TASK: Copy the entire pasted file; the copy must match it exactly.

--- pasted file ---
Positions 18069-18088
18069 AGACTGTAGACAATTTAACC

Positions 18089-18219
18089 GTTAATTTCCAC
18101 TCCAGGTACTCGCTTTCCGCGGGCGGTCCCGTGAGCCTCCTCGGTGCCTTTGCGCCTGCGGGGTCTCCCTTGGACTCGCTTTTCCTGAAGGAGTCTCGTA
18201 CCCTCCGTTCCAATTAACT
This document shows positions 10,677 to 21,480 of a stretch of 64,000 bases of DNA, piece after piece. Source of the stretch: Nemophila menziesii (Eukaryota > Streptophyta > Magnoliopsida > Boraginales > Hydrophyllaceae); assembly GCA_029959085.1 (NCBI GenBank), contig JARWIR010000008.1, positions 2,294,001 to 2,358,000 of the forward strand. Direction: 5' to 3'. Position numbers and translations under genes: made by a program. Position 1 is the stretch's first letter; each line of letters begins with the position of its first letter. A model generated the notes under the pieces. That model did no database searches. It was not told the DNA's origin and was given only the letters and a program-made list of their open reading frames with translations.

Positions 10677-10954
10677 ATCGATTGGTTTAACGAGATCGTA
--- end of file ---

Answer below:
Positions 18069-18088
18069 AGACTGTAGACAATTTAACC

Positions 18089-18219
18089 GTTAATTTCCAC
18101 TCCAGGTACTCGCTTTCCGCGGGCGGTCCCGTGAGCCTCCTCGGTGCCTTTGCGCCTGCGGGGTCTCCCTTGGACTCGCTTTTCCTGAAGGAGTCTCGTA
18201 CCCTCCGTTCCAATTAACT
This document shows positions 10,677 to 21,480 of a stretch of 64,000 bases of DNA, piece after piece. Source of the stretch: Nemophila menziesii (Eukaryota > Streptophyta > Magnoliopsida > Boraginales > Hydrophyllaceae); assembly GCA_029959085.1 (NCBI GenBank), contig JARWIR010000008.1, positions 2,294,001 to 2,358,000 of the forward strand. Direction: 5' to 3'. Position numbers and translations under genes: made by a program. Position 1 is the stretch's first letter; each line of letters begins with the position of its first letter. A model generated the notes under the pieces. That model did no database searches. It was not told the DNA's origin and was given only the letters and a program-made list of their open reading frames with translations.

Positions 10677-10954
10677 ATCGATTGGTTTAACGAGATCGTA